In Support of the Asian and Asian American Community
Dear Members of the CMU Community:
Last night, hundreds of Tartans came together virtually to express raw emotions — grief, fear, anger, anxiety and sadness — over the recent shootings in Atlanta, Georgia. Even as more details of this horrific crime unfold, what is undisputed is that six of the eight victims were women of Asian descent. So many of our community members are in incredible pain as a result of this recent violence, which has only compounded pre-existing vulnerability and fear after a year of increased xenophobic hatred and anti-immigrant cruelty. The heartfelt conversations last night were a powerful affirmation of our common bonds and shared humanity.
To the Asian and Asian American members of our community: Our hearts ache for what you are going through. I know you are feeling especially anxious and fearful after this tragedy, and as a result of attempts to racialize responsibility for the pandemic. Since last March, 3, 800 hate crimes and violent acts against Asians and Asian Americans have been reported to Stop AAPI Hate — with roughly two-thirds of these attacks directed at women. And those numbers are almost certainly an underreporting of such incidents.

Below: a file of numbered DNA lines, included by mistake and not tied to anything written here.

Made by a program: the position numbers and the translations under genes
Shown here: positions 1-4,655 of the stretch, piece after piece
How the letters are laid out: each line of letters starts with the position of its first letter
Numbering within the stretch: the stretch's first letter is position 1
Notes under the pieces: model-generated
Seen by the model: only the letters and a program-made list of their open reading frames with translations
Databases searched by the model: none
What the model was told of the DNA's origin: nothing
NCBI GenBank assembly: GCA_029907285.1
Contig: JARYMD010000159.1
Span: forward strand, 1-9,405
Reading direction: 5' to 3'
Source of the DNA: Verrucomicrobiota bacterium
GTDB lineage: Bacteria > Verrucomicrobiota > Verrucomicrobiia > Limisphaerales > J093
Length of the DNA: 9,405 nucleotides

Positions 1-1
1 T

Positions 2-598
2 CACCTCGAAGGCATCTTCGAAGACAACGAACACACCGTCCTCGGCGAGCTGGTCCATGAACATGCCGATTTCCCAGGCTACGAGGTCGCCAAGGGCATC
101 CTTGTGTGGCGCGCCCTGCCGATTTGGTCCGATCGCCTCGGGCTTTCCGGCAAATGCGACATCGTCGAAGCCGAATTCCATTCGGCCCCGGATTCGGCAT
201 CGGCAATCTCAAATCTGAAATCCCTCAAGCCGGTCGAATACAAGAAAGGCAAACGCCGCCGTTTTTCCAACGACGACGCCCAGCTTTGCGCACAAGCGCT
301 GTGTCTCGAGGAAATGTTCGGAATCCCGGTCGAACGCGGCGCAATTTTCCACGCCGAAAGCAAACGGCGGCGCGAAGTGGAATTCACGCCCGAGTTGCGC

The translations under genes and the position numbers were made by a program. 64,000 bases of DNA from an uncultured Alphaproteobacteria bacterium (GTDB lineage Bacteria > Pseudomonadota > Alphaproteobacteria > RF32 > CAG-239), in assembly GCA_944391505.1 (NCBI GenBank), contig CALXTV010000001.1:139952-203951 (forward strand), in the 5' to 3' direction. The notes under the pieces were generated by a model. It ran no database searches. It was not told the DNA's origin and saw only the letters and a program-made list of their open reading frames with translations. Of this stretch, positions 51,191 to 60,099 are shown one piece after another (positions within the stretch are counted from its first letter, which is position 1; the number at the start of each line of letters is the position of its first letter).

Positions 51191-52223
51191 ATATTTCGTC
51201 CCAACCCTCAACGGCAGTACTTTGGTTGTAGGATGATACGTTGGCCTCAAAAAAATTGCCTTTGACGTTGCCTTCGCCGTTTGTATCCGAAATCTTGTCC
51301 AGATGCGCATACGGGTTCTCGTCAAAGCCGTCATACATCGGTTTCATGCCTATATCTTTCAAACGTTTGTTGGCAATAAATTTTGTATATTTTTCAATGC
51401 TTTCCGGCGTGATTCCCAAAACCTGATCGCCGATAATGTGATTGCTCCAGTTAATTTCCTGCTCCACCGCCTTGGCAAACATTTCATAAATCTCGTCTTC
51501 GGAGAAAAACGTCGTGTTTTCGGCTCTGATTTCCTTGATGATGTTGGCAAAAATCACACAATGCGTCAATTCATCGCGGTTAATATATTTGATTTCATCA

Let me be clear: The CMU community condemns bigotry in all forms. It has no place in our community or in society. We must all come together to help put an end to the seemingly endless acts of hatred.
As we process this latest tragedy, Carnegie Mellon has a number of resources you can turn to, including the Center for Student Diversity and Inclusion andCounseling and Psychological Services (CaPS). I urge you to continue taking care of yourselves and looking out for one another.
To all members of our community: It is a moral imperative that we speak out against bigotry and hatred directed at Asians and Asian Americans — and anyracial, ethnic, or marginalized group. Remember that offering an empathetic ear to those in pain can also be a powerful tool. Please, reach out to make your solidarity known. It’s an important part of being an ally, advocate, friend, classmate and colleague.
We all yearn for the day when this cycle of violence ends, but until that time, we must continue to stand together against racism and hatred in all its forms.
Henry L. Hillman President’s Chair